Test-driven development (TDD) sometimes takes too much time when it comes to creating an app. Whether it is a web app or a CLI app, it doesn’t matter. Being disciplined on testing is a hard thing to do. But it is a worthy investment to bet. Who knows, it will help you prevent unwanted zero-day bugs.
Besides that, creating tests will help you develop a better code. A testable code is a better code. At least that’s what I think. Because it forced you to think about the corner cases, create smaller decoupled functions, Etc. Even though it takes time, it makes your code more readable and gives only a few chances for bugs to have showtime.
Cobra also has no excuse for no tests. Even though it only helps you to create a CLI app, it needs proper testable code too. In this blog post, you will learn how to implement unit tests for Cobra.
Initialize Cobra Project
$ cobra init example --pkg-name example
Your Cobra application is ready at
$ cd example && go mod init example
go: creating new go.mod: module example
go: to add module requirements and sums:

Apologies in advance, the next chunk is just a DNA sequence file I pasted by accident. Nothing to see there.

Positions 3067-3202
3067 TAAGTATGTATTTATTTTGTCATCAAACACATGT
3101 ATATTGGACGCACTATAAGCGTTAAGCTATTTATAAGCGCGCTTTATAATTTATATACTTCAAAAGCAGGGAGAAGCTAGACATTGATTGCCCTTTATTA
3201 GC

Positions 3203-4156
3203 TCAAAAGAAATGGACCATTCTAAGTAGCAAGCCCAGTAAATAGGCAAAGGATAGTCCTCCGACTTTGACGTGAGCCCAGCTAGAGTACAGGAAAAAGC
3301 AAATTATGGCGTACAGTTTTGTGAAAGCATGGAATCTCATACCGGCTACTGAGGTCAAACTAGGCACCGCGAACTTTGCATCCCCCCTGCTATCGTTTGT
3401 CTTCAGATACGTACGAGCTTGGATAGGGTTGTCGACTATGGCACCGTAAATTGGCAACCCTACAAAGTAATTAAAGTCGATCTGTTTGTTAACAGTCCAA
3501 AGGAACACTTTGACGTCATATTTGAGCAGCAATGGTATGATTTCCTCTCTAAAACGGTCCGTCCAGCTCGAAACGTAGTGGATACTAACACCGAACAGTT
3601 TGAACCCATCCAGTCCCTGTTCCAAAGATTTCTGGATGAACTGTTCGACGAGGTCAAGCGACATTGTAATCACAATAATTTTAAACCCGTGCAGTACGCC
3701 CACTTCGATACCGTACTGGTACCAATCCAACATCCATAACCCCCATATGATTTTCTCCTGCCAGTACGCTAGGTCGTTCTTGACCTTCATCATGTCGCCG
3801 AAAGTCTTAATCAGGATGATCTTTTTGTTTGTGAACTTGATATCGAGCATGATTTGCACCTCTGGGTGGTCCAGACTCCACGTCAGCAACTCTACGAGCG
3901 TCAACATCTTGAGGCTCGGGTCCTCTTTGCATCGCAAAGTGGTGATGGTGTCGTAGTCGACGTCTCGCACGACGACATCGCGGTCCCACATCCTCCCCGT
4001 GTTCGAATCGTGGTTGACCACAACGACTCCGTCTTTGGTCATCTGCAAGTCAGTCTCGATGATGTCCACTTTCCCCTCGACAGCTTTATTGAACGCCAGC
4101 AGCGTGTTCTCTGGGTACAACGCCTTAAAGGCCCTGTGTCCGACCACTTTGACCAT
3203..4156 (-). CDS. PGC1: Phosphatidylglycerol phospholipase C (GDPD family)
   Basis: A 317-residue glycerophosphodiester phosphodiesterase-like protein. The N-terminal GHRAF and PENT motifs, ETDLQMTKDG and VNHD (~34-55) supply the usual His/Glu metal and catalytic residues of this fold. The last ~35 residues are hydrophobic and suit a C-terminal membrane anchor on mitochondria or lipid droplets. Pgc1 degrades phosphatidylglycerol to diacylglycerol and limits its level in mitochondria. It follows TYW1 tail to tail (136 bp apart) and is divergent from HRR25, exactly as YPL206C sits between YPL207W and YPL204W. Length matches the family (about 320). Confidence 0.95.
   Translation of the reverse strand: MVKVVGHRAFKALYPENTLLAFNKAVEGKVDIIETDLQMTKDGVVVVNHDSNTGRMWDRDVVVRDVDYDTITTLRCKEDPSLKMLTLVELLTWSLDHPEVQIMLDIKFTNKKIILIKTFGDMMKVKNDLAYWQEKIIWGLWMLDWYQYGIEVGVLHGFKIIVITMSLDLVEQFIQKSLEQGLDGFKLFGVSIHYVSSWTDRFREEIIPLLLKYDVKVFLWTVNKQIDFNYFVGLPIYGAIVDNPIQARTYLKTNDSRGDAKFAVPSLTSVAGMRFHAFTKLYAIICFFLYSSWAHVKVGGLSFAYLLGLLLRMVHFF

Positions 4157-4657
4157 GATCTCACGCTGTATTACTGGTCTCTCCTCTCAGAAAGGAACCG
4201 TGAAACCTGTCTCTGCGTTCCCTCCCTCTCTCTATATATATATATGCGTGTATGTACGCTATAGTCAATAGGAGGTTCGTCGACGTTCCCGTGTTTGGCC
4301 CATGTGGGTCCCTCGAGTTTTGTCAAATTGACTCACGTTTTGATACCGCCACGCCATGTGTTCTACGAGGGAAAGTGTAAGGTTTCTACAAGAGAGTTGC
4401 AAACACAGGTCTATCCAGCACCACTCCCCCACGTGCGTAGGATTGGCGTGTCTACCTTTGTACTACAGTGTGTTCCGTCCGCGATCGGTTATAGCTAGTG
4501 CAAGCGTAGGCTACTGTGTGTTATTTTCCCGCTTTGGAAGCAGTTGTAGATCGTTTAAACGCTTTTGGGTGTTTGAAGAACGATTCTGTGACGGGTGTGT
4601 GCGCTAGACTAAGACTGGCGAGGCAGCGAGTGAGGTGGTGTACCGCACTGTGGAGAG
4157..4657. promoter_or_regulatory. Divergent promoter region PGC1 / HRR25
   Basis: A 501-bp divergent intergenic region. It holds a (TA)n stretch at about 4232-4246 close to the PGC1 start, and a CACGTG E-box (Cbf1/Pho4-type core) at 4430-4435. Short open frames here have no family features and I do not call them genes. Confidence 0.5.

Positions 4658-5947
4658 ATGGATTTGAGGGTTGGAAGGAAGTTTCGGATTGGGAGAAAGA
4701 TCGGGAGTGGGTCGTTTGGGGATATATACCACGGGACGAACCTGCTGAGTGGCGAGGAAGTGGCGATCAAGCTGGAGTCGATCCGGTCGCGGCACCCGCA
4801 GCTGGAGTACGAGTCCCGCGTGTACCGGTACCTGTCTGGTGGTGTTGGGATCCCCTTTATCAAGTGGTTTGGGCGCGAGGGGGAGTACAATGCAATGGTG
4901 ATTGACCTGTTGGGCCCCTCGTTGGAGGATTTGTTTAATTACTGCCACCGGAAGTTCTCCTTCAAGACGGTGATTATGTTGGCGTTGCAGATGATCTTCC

go mod tidy
$ tree .
│ └── root.go
1 directory, 4 files
Modify Root Command
To implement a simple unit test, you can remove all the root.go file content and make it as minimum as possible. For example:
It’s up to you to choose either option 1 or 2. You can adjust it with your project. But if you want to keep the nature of the Cobra code that exposes the cmd as a variable, you can stick to option 2.
Create the Test Cases
Let’s say you stick with option 2. Now you need to create the test cases. In this case, the test cases will be either with the toggle flag or without. But first, let’s make a helper function that will execute the root command and store the output to a variable. By storing the command output to a variable, you can compare the command output with your expectations.